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Information Notice No.80-07 – Pump Shaft Fatigue Cracking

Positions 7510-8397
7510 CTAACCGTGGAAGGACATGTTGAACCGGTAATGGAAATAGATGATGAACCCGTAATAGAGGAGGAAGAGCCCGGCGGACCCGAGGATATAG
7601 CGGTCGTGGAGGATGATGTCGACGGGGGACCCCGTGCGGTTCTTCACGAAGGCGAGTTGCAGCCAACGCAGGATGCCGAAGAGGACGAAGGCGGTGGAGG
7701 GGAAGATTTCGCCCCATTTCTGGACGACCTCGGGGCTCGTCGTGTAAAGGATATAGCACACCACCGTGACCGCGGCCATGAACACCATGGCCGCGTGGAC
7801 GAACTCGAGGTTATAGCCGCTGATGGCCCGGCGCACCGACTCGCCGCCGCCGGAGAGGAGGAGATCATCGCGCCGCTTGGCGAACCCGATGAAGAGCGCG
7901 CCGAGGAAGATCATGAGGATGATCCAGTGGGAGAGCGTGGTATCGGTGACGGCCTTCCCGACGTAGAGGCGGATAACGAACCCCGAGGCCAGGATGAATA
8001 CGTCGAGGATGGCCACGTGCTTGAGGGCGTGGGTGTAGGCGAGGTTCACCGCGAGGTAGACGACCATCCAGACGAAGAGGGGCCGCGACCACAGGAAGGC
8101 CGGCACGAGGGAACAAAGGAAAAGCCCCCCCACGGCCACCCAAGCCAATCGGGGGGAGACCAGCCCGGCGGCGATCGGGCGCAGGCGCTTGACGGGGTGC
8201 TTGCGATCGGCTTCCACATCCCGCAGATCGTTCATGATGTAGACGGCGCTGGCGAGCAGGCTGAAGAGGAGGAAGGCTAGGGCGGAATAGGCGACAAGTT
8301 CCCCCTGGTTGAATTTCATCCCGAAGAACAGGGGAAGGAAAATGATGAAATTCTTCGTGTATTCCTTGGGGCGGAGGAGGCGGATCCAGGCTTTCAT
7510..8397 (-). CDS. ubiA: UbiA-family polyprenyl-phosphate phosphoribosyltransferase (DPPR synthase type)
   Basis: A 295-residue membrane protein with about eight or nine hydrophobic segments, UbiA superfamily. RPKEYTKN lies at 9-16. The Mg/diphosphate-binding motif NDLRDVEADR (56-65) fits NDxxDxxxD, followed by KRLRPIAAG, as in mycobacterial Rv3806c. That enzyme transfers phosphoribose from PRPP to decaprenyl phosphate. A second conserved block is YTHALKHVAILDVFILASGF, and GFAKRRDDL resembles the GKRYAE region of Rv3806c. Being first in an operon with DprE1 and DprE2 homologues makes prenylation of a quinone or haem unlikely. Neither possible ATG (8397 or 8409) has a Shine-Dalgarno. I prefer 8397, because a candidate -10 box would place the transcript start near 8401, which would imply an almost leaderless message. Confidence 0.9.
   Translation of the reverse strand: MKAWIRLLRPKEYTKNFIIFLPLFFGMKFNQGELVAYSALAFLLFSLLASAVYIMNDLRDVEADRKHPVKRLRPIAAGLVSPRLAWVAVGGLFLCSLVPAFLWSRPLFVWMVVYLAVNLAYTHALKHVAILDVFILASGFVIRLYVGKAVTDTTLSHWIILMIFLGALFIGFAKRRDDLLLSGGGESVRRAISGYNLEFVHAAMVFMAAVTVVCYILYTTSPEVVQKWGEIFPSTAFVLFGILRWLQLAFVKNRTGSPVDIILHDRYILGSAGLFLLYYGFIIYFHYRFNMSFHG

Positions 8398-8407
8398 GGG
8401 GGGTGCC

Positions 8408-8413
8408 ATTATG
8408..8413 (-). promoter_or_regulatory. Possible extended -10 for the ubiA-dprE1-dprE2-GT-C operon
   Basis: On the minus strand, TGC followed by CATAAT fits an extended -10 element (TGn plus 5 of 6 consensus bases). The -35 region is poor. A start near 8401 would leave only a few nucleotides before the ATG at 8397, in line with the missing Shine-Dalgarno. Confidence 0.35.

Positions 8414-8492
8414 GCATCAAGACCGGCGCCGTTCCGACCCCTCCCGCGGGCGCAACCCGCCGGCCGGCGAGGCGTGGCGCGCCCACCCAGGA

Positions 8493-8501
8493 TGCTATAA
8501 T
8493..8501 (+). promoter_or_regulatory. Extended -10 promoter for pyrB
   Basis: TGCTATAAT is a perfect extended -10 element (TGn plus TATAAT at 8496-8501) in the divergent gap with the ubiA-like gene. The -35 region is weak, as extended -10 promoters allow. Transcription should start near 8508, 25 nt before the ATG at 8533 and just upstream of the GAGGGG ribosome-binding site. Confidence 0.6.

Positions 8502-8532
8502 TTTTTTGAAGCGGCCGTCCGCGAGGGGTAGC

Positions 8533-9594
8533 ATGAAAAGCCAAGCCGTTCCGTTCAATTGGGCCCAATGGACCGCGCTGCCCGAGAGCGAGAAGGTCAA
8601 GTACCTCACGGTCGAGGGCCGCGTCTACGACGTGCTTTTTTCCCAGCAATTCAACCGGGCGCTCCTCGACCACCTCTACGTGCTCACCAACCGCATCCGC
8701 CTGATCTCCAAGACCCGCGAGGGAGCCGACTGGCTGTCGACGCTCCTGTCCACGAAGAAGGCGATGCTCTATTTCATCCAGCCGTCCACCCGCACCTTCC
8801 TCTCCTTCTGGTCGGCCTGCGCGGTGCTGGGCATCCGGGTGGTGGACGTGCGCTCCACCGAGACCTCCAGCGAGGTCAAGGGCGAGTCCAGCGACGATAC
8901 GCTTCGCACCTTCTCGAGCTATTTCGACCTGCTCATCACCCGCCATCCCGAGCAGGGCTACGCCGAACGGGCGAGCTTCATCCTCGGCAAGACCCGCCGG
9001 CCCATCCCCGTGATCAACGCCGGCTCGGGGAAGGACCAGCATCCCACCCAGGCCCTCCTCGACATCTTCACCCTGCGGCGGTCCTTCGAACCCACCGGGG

SSINS No.: 6870 Accession No.: 7912190675 UNITED STATES NUCLEAR REGULATORY COMMISSION OFFICE OF INSPECTION AND ENFORCEMENT WASHINGTON, D.C. 20555 February 29, 1980 Information Notice No. 80-07 PUMP SHAFT FATIGUE CRACKING On October 9, 1979, the Tennessee Valley Authority (TVA) reported to NRC that low-stress high-cycle fatigue cracks had been found in two non-safety-related feedwater pumps at their Browns Ferry BWR facility. One pump had been operated for approximately 20,000 hours and the other for approximately 28,000 hours. TVA indicated that excessive vibration had been experienced prior to detection of the cracks by ultrasonic and visual inspection. TVA also reported that catastrophic failure had been experienced with a boiler feed pump at their Paradise fossil unit. The TVA failed pump shafts were of type 414 stainless steel. TVA plans to replace the shafts with a type 17-4ph stainless steel. A number of centrifugal charging/safety injection pump shaft failures have been reported since 1977. The pumps of interest are the dual purpose centrifugal pumps which are utilized for a normal charging function and in the safeguard moce are aligned for high pressure borated coolant injection. These pumps were procured by Westinghouse from the Pacific Pump Division of Dresser Industries. The pump shaft material was supplied to Pacific Pump by the Carpenter Technology Corporation. Westinghouse and Pacific Pump have been conducting an on-going investigative program since 1977 to resolve the shaft failure problem. Results from the program suggested that the causes of the shaft failures could be related to shaft material deficiencies, design and/or abnormal operation of the centrifugal pumps. Forty centrifugal charging/safety injection pump shafts fabricated from four heats of A276 type 414 stainless steel bar were air cooled and tempered at 1000 F. The above stated heat treating practice resulted in shafts with low toughness (Charpy "V" notch energies - Longitudinal 6-10 ft-lbs, transverse 2-3 ft-lbs) Corrective actions taken to reduce the incidence of charging pump/safety injection pump failure have included: 1. Replacement of the type 414 low toughness stainless steel material. Replacement material for the charging pump shafts is type 414 stainless steel, oil quenched and tempered at 1150-1200 F. Some of the air cooled shafts have been re-tempered at 1150 F. . Information Notice No. 80-07 February 29, 1980 Page 2 of 2 2. Design modifications to the shaft to reduce stress raisers. The modifications included increasing the fillet radius in the split ring groove, increasing the thread root in the locknut section of the shaft and the use of formed cutting tools during fabrication. 3. A review of the operating history of the dual purpose centrifugal pumps indicated abnormal operation to be a potentially significant contributor to the early failure of the pump shafts. Abnormal operation includes any condition that results in partial or complete loss of fluid in the pump or continued operation under high vibration conditions caused by misalignment or other installation problems. Westinghouse Nuclear Service Division's Technical Bulletins 77-9, 78-1 Rev. 1 and 79-6 provide guidance for monitoring of and limits for pump vibration as well as guidance for pump operation and maintenance. Ten additional Safety Injection Pumps manufactured by Pacific Pump were identified as having shafts with the same material and heat treatment as the failed charging/safety injection pump shafts. These ten additional pumps are of a different design and provide for medium pressure boron injection in the safeguard mode but do not function in normal operation. Licensees are encouraged to review the materials utilized for and the design of shafts in safety-related pumps and non-safety-related pumps which could affect safety-related system performance. Particular attention should be paid to abnormal operating conditions which could include high stress in the pump shafts, susceptibility of materials to crack initiation and growth, and the presence of stress raisers. This Information Notice is provided as an early notification of a possibly significant matter that is still under review by the NRC staff. It is expected that recipients will review the information for possible applicability to their facility. No specific action or response is requested at this time. If you have any questions regarding this matter, please contact the Director of the appropriate NRC Regional Office.
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